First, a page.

Transfigurations: Collected Poems

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Overview

Few poets have as much to tell us about the intricate relationship between the African American past and present as Jay Wright. His poems weave a rich fabric of personal history using diverse materials drawn from African, Native American, and European sources. Scholarly, historical, intuitive, and emotional, his work explores territories in which rituals of psychological and spiritual individuation find a new synthesis in the construction of cultural values. Never an ideologue but always a poet of vision, his imagination shows us a way to rejoice and strengthen ourselves in our common humanity.

Here, together for the first time, are Wright's previously published collections — The Homecoming Singer (1971), Soothsayers and Omens (1976), Explications/Interpretations (1984), Dimensions of History (1976), The Double Invention of Komo (1980), Elaine's Book (1988), and Boleros (1991) — along with the new poems of Transformations (1997). By presenting Wright's work as a whole, this collection reveals the powerful consistency of his theme — a spiritual or intellectual quest for personal development — as each book builds solidly upon the previous one.

Wright examines history from a multicultural perspective, attempting to conquer a sense of exclusion — from society and his own cultural identity — and find solace and accord by linking American society to African traditions. He believes that a poem must articulate the vital rhythms of the culture it depicts and is dedicated to a pursuit of poetic forms that embody the cadence of African American culture.

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Editorial Reviews

Publishers Weekly - Publisher's Weekly
Onetime jazz musician, minor-league baseball player, member of the U.S. Army, theology and comparative literature student, and college professor, Wright has, since the early '70s, pursued a less institutionally affiliated life and become a major voice in American poetry. After he was chosen for a MacArthur Fellowship in 1986 and his Selected Poems was published a year later by Princeton University Press, Wright's work began to reach a wider readership, though one still smaller than many of his peers. This major edition--rarely do poets have a 700-plus-page collected poems published during their lifetimes--should help further extend the reputation of this remarkable poet. It is Wright's first book of poems since 1991's Boleros and presents all of Wright's previous full-length collections, beginning with The Homecoming Singer (1971), proceeding chronologically by date of composition, and ending with the newer poems, many published here for the first time. The early poems move away from the era's prevalent personal narrative in favor of a heady mix of history and religion, making for an extended unfolding of a cosmology of culture: "High bells and xylophones,/ marimbas, a courteous guitar,/ New England winter in a choir/ of fifteen, dressed in Quechua shawls." Scholars of Wright's work frequently mention his African-American heritage, his upbringing in New Mexico, his bilingualism, and his extensive travels in Mexico and Europe as biographical context for the erudite quality to his verse, but listed attributes cannot account for the work's transformative power: "Below us, our dead/ economic of love has made a left turn,/ and the mollusk must pay for light, a green urn/ and the right to exchange the body's spent shell/ for a feeling so lately struck when love fell." As Wright is also a playwright, poems like "The Abstract of Knowledge / the First Test" and "The Key That Unlocks Performance: Vision as Historical Dimension," to name just two of the scores of poems here, can seem less a movement of isolated modern characters than a timeless drama. Particularly in its movement between Africa and the Americas, Wright's poetry continually insists upon the notion of a diasporic history, but it refuses to allows its characters and speakers be completely determined by it, making this book a true life lesson. (Nov.) Copyright 2000 Cahners Business Information.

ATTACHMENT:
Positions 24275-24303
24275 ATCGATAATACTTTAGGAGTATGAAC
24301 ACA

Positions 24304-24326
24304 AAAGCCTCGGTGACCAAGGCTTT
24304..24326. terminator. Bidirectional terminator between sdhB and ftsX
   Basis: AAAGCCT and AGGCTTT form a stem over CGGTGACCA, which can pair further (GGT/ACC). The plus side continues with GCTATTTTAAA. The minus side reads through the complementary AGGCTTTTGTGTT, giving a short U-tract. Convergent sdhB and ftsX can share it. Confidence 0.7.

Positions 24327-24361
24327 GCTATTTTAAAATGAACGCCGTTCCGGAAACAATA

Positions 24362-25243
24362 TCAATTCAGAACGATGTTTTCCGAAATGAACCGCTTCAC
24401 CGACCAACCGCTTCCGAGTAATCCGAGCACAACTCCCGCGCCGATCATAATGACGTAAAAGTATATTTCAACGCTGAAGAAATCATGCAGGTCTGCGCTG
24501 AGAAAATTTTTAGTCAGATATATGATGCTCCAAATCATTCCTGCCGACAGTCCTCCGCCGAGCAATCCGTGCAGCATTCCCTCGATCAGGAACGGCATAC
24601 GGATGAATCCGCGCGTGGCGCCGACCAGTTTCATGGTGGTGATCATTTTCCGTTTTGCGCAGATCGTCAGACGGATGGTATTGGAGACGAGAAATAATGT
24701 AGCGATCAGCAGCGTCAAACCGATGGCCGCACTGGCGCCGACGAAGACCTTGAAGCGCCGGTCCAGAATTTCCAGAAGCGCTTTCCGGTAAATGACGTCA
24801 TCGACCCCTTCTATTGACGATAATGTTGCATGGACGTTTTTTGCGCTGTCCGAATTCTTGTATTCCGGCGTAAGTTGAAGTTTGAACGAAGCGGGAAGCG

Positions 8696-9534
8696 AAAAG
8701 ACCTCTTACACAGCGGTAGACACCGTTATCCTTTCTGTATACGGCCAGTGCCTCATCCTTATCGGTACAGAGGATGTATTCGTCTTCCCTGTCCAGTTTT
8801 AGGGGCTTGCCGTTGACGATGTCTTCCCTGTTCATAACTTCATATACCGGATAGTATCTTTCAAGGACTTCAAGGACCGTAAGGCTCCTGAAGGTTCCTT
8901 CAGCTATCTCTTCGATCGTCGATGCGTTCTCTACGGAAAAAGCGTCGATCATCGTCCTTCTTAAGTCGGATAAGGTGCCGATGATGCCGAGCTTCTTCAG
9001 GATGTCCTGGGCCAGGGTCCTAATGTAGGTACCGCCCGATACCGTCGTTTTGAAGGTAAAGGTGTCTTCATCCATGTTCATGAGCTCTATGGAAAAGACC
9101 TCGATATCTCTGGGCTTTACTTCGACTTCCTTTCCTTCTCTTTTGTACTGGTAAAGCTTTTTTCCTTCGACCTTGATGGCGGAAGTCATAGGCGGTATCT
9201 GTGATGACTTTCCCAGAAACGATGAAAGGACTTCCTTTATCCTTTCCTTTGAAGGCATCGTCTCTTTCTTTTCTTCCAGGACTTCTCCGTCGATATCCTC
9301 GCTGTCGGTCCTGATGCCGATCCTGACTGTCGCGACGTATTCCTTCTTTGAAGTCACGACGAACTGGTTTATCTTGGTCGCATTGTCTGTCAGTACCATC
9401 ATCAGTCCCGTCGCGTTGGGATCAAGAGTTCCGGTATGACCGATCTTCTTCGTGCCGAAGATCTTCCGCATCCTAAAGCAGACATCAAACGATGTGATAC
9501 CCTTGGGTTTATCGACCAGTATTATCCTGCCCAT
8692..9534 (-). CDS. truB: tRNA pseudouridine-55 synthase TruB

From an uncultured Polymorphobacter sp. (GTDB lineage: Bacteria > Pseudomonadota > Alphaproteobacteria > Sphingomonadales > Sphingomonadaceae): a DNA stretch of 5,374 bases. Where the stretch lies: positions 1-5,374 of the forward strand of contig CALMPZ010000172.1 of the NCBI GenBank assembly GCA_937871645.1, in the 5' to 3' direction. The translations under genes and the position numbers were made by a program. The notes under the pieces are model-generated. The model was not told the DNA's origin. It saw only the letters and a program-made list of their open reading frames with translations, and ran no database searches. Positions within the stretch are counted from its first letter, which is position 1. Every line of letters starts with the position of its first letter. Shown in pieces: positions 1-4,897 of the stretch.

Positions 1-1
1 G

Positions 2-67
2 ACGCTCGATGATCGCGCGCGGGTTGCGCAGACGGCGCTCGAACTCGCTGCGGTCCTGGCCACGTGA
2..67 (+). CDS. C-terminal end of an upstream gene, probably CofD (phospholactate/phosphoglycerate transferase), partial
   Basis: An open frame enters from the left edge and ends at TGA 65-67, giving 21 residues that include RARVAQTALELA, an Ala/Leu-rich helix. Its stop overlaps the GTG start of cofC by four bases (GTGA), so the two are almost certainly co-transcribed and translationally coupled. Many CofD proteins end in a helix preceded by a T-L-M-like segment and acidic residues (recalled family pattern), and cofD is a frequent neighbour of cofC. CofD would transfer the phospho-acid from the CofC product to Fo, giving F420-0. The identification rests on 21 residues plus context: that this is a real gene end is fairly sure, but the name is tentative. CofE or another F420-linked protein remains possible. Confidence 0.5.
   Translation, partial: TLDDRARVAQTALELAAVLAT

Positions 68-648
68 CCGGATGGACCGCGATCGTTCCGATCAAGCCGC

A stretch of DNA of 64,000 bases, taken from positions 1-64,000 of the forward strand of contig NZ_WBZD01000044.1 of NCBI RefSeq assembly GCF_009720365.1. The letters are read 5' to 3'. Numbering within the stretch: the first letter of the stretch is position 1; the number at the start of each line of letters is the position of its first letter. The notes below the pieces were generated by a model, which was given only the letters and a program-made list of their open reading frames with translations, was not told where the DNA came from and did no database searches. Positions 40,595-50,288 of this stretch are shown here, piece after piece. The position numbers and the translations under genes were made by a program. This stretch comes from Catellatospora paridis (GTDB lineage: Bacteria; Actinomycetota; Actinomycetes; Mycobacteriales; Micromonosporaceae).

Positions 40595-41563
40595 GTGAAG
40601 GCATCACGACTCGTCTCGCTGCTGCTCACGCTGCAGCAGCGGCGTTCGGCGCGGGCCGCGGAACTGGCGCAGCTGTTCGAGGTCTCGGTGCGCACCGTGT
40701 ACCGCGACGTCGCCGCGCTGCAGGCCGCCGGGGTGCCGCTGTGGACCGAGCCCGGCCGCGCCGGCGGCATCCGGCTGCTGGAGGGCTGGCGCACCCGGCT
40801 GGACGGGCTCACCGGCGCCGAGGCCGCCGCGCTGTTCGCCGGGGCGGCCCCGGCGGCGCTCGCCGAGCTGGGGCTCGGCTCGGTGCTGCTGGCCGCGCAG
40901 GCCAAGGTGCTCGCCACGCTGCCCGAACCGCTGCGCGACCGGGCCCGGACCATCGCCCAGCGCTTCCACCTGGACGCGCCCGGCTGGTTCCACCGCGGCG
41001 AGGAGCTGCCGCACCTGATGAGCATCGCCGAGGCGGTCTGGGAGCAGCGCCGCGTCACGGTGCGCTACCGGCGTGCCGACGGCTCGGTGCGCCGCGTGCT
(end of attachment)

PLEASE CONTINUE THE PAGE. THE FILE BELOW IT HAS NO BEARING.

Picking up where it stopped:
Library Journal